The book’s goal, said Sandel, is first to see that such notions of virtue’s dangers are “disquieted,” and then to see that the idea of virtue is “saved” — that is, put back where it belongs, in the center of political debate.
Virtue is “avowedly judgmental,” he said — but it revives the “tradition of the common good” more than it does the specter of the guillotine. “Law cannot be neutral or nonjudgmental,” said Sandel. “It leads to an emptiness in our politics.”
Noonan, a one-time speechwriter for Presidents Ronald Reagan and George Herbert Walker Bush, praised Sandel’s book for its reminder that “we are mischievous, marvelous, complicated human beings” — and that justice is one of the conundrums we struggle with.
But for one, she said, “whenever I hear the word ‘justice’ I always want it to be coupled with the word ‘mercy.’”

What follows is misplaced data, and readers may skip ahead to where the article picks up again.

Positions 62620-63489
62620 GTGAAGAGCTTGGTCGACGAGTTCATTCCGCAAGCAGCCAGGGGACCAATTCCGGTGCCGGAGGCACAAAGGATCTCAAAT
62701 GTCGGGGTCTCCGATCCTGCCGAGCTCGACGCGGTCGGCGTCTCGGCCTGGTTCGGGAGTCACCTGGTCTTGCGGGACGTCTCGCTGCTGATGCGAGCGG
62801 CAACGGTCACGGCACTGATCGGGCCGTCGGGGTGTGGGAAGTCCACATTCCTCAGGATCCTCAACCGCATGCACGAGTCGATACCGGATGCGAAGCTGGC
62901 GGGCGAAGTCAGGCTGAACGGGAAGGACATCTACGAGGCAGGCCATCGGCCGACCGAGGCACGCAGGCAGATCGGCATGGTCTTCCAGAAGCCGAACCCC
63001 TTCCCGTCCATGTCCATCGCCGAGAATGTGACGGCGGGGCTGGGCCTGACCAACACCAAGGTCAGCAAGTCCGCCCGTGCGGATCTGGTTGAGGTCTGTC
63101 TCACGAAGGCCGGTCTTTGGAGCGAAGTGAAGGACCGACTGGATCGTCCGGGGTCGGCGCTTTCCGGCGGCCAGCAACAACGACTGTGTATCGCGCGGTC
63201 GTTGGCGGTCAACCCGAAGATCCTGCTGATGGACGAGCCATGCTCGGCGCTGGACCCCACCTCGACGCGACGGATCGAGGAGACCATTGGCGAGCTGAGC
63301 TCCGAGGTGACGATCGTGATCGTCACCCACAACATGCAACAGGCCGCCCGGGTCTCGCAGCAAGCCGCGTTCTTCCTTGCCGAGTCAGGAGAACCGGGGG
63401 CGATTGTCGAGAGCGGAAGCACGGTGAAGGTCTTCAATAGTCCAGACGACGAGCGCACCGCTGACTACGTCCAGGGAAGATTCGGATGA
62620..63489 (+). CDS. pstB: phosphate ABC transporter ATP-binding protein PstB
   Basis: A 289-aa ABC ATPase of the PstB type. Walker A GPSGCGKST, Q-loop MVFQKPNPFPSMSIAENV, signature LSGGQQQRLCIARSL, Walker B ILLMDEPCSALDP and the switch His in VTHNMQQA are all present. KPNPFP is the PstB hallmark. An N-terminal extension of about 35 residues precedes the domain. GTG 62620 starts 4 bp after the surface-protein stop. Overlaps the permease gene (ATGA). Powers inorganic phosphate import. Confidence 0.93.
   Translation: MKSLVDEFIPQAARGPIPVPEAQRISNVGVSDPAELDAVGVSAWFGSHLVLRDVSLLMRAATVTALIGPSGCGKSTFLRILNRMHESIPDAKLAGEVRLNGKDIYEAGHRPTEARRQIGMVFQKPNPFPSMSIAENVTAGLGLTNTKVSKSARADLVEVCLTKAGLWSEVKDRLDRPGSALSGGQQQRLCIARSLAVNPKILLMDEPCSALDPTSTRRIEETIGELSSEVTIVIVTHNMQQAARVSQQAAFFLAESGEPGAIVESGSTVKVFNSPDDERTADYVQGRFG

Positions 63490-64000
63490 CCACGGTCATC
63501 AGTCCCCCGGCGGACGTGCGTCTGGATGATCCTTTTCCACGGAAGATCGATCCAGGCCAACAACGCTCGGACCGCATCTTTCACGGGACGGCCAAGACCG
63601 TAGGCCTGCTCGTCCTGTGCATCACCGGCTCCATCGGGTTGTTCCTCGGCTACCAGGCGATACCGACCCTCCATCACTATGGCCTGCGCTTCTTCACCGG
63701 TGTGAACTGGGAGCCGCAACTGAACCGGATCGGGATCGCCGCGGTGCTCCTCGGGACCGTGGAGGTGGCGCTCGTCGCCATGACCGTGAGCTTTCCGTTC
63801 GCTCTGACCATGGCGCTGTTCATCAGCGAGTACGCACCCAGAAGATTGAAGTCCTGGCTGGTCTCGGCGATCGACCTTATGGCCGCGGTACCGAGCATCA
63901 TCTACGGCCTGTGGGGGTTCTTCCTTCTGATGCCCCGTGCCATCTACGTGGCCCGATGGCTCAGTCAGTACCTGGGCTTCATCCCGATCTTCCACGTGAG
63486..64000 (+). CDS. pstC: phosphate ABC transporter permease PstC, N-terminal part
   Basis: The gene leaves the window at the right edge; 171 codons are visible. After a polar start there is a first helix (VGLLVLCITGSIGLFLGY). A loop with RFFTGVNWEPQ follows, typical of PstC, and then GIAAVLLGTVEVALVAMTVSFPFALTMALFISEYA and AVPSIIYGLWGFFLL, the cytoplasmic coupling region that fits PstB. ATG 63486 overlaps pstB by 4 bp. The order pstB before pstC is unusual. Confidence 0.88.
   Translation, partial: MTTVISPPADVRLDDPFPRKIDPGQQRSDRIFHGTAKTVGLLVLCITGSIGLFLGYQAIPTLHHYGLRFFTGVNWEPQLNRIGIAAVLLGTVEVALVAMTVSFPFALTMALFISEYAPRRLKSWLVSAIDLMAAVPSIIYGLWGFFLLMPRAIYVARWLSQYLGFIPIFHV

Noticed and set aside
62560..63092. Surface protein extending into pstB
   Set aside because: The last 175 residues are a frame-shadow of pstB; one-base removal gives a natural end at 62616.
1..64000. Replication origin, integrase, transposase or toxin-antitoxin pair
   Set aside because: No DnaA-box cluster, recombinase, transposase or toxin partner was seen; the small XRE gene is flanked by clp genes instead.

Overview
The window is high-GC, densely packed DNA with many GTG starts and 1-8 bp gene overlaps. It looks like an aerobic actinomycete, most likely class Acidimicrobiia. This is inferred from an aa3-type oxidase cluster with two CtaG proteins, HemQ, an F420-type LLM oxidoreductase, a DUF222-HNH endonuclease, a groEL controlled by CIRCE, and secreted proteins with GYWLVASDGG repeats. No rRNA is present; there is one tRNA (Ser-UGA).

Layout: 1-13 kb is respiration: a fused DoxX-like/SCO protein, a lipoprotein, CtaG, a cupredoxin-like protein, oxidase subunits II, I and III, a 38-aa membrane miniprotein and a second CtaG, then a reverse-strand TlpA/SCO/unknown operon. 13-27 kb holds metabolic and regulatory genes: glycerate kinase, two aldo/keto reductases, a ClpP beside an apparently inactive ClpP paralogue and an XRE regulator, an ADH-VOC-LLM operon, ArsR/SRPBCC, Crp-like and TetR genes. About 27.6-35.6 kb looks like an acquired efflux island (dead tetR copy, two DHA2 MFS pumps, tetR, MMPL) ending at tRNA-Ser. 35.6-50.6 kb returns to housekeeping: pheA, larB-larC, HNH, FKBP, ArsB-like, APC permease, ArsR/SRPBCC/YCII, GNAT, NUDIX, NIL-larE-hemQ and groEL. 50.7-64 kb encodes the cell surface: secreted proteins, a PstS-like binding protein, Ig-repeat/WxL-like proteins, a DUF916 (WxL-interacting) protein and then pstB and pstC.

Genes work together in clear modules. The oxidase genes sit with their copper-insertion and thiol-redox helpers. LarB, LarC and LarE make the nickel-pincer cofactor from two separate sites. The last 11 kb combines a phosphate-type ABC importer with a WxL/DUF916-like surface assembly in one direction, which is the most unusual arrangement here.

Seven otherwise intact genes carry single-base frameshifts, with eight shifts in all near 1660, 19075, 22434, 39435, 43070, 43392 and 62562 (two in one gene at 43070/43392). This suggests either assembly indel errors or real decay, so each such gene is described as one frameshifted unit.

And though justice is “one of the purposes of politics,” added Noonan, politics and its practitioners will always turn to what works. Noonan said any discussion of political philosophy, including rumination on the ideas of justice and virtue, will always be leavened by the press of real events, in real time. “Political figures are not philosopher kings,” she said.
Sandel and his three guests took on some other real-world debates that relate to the concept of justice, including health care, reparations for slavery, and the Wall Street bailout.
The idea of virtue belongs in these debates, in some way, said Guinier, a former U.S. civil rights attorney, who in the 1980s directed the voting rights project for the National Association for the Advancement of Colored People. But it’s important that the idea of virtue at the same time “be practical and concrete,” she said, chiding Sandel. “Just the word itself bothers me. It sounds elitist and aristocratic.”